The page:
Mic2: Hi. Thank you for your presentation.
  • 37:03 - 37:10
    In your presentation, you mention dossier
    written by farmers about the other
  • 37:10 - 37:16
    farmers, and farmers visiting other
    farmers. I wanted to ask, these dossier,
  • 37:16 - 37:22
    what kind of information do they collect
    and how are they used? I mean, what's the
  • 37:22 - 37:28
    purpose of the dossier and what
    information do they collect?
  • 37:28 - 37:41
    Andrea: Okay. Is the protocol of shared
    warranty. And so, a person that want enter
  • 37:41 - 37:51
    in Campi Aperti from the website, can ask
    to be visit and starter to fill a form and
  • 37:51 - 38:02
    fill dossier, these cards. And after,
    these cards go to the people, assembly of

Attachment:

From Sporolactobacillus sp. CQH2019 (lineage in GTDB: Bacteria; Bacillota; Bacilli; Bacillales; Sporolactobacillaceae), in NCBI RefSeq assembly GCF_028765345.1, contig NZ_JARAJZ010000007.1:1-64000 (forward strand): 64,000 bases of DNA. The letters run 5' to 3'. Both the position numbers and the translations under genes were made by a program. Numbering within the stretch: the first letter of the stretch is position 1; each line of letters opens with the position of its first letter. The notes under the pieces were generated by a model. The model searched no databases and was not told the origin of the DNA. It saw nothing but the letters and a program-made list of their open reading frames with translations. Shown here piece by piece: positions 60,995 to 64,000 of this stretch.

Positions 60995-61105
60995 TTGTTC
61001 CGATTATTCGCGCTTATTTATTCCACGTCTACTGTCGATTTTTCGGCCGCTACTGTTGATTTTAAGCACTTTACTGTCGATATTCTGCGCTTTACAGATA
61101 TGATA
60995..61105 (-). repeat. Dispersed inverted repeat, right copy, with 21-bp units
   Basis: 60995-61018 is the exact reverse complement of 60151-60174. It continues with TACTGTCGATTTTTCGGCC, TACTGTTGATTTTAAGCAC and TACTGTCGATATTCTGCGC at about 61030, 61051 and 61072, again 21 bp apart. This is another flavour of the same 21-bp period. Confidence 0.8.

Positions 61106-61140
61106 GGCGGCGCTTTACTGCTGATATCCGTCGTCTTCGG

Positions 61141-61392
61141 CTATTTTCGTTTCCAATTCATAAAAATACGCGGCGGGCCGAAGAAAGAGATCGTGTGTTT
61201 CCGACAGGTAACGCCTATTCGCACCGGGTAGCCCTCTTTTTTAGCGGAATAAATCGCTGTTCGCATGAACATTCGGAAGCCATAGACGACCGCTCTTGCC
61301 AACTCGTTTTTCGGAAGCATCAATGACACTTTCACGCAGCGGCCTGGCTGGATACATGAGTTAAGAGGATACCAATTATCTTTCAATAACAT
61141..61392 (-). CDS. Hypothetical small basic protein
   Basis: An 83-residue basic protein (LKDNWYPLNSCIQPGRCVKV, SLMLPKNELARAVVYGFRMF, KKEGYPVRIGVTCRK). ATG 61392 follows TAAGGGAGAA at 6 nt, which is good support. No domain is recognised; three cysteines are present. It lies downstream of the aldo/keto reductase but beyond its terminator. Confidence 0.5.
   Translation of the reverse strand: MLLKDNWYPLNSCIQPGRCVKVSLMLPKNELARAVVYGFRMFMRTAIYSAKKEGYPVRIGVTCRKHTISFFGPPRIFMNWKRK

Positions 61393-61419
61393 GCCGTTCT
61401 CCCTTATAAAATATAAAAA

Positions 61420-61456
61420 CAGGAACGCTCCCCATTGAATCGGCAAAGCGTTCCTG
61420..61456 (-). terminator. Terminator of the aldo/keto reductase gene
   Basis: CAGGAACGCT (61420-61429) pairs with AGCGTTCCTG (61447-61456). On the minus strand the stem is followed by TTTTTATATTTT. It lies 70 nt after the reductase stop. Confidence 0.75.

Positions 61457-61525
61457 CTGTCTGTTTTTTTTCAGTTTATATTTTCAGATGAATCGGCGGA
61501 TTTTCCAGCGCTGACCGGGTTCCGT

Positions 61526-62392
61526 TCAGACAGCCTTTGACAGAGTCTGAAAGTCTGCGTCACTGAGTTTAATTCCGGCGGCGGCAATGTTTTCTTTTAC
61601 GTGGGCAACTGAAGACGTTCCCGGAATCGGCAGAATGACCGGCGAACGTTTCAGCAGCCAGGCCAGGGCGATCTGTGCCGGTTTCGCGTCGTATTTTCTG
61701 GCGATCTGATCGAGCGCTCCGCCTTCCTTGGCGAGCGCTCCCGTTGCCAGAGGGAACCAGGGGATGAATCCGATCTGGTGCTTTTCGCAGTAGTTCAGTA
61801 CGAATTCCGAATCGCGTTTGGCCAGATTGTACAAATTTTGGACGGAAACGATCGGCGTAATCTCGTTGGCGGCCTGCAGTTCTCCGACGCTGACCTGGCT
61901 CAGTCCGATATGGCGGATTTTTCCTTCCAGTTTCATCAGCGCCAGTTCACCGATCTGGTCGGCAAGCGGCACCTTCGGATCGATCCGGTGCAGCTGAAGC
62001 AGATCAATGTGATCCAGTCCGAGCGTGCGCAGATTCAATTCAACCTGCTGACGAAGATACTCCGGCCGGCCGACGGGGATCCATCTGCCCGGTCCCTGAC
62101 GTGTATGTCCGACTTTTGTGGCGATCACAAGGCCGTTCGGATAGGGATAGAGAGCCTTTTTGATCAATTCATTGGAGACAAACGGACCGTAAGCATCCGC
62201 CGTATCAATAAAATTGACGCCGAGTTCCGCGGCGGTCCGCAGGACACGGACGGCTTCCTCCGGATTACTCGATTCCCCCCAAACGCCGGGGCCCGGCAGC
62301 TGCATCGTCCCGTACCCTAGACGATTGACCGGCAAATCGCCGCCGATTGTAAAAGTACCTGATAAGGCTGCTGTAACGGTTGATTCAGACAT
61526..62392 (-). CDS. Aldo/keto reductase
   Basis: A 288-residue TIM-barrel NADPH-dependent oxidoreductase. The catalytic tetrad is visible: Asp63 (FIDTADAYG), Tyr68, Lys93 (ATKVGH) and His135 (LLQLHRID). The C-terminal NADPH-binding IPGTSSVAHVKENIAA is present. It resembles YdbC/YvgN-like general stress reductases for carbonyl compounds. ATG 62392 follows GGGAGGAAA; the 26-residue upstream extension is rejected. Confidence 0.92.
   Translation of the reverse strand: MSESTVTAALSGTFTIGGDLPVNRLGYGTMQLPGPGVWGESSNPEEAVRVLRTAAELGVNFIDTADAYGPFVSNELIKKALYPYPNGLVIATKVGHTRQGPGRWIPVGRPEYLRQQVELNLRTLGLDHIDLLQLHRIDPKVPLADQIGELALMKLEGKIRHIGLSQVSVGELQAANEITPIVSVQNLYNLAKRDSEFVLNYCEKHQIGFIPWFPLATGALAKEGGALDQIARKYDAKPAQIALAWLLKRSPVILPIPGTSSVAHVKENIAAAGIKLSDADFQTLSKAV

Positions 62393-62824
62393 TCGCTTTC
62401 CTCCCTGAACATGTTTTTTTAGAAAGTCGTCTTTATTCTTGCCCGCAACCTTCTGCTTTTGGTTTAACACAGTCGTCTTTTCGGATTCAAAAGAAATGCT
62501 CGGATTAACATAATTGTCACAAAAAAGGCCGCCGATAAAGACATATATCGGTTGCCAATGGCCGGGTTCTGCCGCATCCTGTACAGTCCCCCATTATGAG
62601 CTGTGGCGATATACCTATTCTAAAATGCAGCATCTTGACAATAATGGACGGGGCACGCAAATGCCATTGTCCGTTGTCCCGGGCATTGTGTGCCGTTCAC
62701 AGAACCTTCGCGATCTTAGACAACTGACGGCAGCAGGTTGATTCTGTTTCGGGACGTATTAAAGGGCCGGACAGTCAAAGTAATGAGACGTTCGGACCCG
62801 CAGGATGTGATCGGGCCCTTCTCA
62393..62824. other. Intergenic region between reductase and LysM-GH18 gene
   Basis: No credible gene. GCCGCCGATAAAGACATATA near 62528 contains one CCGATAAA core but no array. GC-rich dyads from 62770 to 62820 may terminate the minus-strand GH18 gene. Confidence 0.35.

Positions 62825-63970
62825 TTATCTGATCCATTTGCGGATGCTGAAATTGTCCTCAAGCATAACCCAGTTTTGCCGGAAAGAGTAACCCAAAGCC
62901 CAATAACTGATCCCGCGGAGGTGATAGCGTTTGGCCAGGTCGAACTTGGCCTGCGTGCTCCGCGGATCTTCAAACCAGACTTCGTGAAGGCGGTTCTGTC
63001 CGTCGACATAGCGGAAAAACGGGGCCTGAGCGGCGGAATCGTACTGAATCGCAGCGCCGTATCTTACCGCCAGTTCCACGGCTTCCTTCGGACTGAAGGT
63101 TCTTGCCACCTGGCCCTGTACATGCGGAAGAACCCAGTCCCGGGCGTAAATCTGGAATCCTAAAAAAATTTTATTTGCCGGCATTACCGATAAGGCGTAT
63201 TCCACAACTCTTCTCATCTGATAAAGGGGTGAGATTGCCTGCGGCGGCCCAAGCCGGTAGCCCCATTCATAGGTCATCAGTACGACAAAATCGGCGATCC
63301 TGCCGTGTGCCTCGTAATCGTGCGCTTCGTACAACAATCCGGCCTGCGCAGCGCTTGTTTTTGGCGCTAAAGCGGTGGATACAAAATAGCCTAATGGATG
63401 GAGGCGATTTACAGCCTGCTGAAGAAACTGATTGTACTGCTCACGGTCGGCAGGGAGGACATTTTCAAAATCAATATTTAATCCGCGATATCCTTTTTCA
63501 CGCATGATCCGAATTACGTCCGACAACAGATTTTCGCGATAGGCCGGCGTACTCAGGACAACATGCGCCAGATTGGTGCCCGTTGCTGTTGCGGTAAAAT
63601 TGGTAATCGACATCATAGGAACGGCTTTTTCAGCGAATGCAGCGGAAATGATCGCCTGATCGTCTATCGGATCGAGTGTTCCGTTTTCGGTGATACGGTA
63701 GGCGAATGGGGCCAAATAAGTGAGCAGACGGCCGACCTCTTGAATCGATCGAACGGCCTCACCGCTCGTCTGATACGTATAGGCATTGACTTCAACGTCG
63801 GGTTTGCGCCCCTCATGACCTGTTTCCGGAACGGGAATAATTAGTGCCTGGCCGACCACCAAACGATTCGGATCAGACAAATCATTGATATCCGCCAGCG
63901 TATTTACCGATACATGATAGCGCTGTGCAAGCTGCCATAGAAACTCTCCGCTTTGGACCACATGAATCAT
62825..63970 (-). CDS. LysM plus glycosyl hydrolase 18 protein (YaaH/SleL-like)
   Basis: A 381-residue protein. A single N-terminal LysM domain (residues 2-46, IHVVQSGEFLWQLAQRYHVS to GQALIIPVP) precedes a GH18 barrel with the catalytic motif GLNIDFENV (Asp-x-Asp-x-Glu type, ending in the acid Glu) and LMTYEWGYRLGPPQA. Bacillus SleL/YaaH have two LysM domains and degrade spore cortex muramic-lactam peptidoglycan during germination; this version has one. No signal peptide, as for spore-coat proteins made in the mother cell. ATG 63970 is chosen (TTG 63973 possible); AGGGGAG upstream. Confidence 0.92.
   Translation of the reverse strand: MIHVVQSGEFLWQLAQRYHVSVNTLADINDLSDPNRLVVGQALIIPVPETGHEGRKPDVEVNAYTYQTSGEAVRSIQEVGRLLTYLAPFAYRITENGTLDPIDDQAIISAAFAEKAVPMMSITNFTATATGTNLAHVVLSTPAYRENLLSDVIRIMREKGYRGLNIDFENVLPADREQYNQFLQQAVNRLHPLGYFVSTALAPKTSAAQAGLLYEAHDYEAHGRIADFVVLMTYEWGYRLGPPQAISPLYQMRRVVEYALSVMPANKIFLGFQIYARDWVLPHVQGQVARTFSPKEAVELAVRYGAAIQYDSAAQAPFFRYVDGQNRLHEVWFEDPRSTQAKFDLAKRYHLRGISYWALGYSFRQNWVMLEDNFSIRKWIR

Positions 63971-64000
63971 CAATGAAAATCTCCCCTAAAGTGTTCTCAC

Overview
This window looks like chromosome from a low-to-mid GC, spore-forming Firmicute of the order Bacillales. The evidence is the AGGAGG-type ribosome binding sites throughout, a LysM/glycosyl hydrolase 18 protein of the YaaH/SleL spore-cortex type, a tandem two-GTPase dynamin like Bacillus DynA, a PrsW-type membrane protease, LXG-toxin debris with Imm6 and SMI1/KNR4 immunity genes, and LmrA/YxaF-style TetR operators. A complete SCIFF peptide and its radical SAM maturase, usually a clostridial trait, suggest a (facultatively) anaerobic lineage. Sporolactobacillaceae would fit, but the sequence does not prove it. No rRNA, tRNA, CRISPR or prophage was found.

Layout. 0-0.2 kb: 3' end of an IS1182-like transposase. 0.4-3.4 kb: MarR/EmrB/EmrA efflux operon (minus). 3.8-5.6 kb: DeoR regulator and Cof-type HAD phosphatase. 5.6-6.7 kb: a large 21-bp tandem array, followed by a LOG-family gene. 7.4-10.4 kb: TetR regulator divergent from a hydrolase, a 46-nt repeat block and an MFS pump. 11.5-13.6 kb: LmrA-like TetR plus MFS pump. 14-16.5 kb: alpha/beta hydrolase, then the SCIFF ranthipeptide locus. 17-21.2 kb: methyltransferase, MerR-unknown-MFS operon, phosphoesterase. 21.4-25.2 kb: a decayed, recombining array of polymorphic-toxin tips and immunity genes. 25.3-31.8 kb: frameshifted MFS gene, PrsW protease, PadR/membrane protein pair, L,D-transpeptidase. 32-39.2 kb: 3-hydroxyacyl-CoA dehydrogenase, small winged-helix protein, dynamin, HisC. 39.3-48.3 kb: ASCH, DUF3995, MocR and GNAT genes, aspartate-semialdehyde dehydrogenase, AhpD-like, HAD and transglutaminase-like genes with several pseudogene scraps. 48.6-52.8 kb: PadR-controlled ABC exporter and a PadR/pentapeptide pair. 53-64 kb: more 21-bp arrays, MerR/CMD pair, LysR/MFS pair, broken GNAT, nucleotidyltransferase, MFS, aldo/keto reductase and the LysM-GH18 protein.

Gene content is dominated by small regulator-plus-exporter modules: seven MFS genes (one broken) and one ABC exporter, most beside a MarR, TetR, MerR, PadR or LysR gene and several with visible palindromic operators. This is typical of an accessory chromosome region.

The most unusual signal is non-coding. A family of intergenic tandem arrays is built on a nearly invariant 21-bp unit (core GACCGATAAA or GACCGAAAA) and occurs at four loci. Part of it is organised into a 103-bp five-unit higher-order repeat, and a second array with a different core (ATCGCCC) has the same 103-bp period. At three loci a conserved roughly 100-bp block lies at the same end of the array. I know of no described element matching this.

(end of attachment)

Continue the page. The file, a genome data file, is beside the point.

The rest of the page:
• 38:02 - 38:11
    that valley, the valley where this farmer
    come from and decide when do the visit. So
  • 38:11 - 38:19
    this visit is reported to the next
    assembly. And who did the the visit say,
  • 38:19 - 38:29
    what this person wrote in the card is a
    true or not true. And so, also here you
  • 38:29 - 38:39
    have a, you have the weight of trust, of
    the whole much trust of the words of a
  • 38:39 - 38:49
    person that asked to enter, and we
    store this card, this dossier and we
  • 38:49 - 38:56
    print. We print and we put physically on
    the desk when people do the market.
  • 38:56 - 39:03
    Because it's really important that people
    that come to buy the stuff, know where and
  • 39:03 - 39:08
    if we want to go also to visit the
    producer. And also, because I told you
  • 39:08 - 39:17